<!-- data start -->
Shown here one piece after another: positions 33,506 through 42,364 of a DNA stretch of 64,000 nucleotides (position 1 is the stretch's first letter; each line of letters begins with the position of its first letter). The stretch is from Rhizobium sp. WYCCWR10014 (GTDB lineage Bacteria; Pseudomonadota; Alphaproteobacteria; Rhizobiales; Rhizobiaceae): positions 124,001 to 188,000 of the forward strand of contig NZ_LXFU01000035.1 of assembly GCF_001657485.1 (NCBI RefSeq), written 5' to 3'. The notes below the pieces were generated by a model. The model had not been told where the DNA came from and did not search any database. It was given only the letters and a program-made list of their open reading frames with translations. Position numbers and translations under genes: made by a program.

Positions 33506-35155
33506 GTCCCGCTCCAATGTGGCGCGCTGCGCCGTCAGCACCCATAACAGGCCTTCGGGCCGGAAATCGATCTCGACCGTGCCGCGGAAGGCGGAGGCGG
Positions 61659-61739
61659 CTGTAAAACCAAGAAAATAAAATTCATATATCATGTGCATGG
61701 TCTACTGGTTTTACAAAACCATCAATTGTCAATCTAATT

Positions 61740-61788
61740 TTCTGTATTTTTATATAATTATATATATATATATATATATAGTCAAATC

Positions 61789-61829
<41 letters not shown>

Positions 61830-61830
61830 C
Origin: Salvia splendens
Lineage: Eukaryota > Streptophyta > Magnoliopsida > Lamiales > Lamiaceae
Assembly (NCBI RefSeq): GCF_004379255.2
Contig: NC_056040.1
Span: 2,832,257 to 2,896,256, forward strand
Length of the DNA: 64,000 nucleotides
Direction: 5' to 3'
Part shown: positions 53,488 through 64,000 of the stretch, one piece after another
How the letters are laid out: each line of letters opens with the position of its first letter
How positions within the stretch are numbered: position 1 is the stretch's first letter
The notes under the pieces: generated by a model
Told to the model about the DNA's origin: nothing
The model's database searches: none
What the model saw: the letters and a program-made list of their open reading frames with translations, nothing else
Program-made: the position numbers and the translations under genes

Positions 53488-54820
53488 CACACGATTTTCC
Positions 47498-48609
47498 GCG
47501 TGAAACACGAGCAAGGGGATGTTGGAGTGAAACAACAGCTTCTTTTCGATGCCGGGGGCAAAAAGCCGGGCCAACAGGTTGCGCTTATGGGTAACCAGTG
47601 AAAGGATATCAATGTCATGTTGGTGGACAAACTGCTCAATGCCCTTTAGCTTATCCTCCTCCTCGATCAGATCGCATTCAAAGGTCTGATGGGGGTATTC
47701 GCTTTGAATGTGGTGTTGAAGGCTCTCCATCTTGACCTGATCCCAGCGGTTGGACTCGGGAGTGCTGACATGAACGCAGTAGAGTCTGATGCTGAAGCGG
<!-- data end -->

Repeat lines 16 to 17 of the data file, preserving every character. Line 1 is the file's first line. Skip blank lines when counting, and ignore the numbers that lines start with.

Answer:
Contig: NC_056040.1
Span: 2,832,257 to 2,896,256, forward strand